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Kids protesting climate change

Across the globe, student protests are planned in nearly 100 countries aimed to spur action on climate change. Photo: Laura Campbell/Flickr


The Inertia

“We have not come here to beg world leaders to care… We have come here to let you know that change is coming, whether you like it or not.” Those were the chilling words of 15-year-old Swedish climate change activist Greta Thunberg at the 2018 United Nations Climate Change Conference in Katowice, Poland in December of last year.

In late 2018, Thunberg made a name for herself in Sweden when she famously began skipping school every Friday to protest her government’s inaction on climate change in front of the Swedish parliament. Her Fridays for Future strikes have since inspired countless students across the world and today, Friday, March 15th, students from India to Europe to the United States are ditching school in an effort to urge their respective governments to act on climate change.

Max Presigiacomo, 17, is one of the organizers behind a protest in Madison, Wisconsin. He told NBC News that students want action because, ultimately, they’re poised to inherit the effects of climate change – including rising sea levels and more severe weather patterns – if nations fail to curb carbon emissions. “The political climate in the States right now is doing nothing,” he said. “They’re bargaining with our future.”

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A map shows protests planned for nearly 100 countries. And The Guardian’s live blog of the global movement shows seas of kids from New York to Manila taking to the streets in protest.

It’s been nearly two years since President Donald Trump withdrew the United States from the Paris Climate Accord, much to the chagrin of many U.S. climate change activists.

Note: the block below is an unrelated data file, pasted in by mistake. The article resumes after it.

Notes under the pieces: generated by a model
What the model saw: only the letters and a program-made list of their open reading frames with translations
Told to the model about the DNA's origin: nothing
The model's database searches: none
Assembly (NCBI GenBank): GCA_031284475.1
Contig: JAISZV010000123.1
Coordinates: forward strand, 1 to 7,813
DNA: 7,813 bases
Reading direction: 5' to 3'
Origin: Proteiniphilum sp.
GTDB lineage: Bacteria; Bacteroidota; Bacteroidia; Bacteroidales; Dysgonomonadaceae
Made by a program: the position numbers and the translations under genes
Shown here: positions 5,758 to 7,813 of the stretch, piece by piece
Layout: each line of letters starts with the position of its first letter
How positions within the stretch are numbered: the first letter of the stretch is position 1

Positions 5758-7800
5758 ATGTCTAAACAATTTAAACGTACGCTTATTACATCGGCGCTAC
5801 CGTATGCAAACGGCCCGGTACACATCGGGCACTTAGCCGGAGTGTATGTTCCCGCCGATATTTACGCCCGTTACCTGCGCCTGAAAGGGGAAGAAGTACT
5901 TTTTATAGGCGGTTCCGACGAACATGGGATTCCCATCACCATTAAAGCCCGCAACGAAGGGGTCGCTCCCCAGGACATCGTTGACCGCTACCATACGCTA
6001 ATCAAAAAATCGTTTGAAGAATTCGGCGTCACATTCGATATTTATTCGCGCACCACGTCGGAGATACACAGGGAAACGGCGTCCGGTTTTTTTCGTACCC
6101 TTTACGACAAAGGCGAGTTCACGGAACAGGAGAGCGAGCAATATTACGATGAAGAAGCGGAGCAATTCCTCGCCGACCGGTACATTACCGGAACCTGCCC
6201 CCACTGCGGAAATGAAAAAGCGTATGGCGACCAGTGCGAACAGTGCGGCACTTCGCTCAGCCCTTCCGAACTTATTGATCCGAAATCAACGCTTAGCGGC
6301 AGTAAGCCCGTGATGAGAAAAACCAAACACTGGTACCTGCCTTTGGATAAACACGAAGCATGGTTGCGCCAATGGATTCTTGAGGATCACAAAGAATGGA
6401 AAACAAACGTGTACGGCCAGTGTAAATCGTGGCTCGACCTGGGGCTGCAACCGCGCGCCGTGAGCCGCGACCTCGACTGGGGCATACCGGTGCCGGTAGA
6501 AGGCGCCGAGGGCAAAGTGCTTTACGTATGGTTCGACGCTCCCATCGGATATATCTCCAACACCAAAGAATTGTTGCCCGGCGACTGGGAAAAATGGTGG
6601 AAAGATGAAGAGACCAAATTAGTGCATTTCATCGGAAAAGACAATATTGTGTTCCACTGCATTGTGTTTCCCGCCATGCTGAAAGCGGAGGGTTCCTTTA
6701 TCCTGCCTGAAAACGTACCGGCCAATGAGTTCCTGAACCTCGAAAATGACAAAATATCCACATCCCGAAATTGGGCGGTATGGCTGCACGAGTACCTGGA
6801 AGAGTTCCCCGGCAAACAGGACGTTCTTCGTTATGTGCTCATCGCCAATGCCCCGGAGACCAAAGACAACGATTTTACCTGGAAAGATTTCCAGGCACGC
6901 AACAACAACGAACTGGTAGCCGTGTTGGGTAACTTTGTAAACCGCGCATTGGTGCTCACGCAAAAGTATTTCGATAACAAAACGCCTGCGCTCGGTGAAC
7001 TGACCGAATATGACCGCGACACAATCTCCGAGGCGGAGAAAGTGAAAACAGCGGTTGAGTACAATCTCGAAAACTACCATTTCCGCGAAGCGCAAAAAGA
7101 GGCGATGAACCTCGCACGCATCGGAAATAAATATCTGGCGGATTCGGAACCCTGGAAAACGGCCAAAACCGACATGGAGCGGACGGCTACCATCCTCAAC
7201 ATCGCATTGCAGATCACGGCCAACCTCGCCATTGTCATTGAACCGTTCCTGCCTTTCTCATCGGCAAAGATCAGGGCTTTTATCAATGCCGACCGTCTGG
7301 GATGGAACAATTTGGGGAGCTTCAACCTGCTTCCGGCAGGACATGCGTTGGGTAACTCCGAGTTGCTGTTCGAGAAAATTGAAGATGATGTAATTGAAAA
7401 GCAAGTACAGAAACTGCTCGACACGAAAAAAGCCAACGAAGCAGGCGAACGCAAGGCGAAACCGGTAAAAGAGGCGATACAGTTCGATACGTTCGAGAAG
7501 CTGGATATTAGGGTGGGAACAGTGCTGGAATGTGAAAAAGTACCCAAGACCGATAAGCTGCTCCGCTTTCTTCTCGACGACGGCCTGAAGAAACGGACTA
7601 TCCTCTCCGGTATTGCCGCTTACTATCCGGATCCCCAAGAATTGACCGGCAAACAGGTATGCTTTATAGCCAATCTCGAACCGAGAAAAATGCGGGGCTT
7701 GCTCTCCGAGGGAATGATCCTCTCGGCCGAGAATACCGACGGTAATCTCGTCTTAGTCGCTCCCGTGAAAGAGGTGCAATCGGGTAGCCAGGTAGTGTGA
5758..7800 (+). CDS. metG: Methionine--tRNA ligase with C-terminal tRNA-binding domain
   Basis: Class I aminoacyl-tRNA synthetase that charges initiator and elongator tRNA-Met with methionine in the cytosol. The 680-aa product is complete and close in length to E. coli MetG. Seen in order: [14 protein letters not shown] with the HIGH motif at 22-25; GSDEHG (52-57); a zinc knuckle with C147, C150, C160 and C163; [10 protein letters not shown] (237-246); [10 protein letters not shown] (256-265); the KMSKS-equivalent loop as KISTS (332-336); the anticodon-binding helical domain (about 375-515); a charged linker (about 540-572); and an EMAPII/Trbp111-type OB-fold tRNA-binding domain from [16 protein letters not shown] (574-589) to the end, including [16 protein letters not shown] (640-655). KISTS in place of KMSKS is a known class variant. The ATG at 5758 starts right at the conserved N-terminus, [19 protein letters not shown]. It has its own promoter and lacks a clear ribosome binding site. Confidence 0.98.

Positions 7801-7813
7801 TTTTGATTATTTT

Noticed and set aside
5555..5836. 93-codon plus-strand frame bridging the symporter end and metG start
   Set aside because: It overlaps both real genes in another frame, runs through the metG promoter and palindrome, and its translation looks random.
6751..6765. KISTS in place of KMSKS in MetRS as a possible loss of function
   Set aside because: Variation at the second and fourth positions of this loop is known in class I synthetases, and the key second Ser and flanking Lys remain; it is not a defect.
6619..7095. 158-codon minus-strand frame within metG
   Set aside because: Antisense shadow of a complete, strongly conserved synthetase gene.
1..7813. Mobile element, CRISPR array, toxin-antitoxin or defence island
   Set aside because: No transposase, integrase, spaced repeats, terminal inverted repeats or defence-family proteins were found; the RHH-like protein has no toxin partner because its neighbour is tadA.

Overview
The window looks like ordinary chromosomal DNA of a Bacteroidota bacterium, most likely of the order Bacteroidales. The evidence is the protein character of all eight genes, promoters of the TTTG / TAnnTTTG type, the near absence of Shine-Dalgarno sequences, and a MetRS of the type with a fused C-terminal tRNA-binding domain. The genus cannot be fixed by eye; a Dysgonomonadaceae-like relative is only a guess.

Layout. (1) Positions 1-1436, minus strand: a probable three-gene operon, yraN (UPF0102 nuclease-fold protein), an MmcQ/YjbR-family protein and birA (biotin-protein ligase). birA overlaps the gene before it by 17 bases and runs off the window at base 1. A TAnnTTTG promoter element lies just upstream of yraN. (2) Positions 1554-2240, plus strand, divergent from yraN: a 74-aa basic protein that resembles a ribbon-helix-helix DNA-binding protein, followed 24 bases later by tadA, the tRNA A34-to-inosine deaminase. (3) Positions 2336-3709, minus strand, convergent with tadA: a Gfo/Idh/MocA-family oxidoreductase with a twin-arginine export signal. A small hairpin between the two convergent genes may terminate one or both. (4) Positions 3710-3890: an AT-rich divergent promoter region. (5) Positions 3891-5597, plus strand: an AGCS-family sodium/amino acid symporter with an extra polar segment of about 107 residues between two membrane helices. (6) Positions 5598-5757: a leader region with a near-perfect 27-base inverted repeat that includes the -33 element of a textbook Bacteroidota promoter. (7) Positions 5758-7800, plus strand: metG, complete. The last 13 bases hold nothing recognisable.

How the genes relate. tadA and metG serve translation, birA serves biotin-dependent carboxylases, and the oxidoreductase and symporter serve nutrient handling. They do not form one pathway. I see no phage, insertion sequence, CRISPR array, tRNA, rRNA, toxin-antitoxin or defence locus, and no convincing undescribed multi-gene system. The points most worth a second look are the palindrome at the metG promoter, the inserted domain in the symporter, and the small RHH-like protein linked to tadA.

In the day following, professional snowboarder Jeremy Jones penned a poignant letter to the president that feels especially prescient today. It reads, in part, “I don’t know how you do it. How do you look the kids of our country in the eyes and tell them that you put short-term profits ahead of long-term solutions?”

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But, the United States isn’t alone in its recent environmental rollbacks. Protests against proposed oil drilling in the Great Australian Bight that mirror the recent opening of U.S. coastal waters to oil exploration are just one example.

If there’s one lesson to be learned from the global Fridays for Future walkout, though, that should be particularly heartening to Jeremy Jones and adult climate activists everywhere it’s this: kids aren’t dumb. Between Greta Thunberg (who was recently nominated for a Nobel Peace Prize) to the group of kids suing the U.S. government over climate change, the youth of today aren’t just paying attention. They’re taking on climate inaction head on. Proof that they won’t stand idly by when it comes to short-term motivations poisoning the well for their future.

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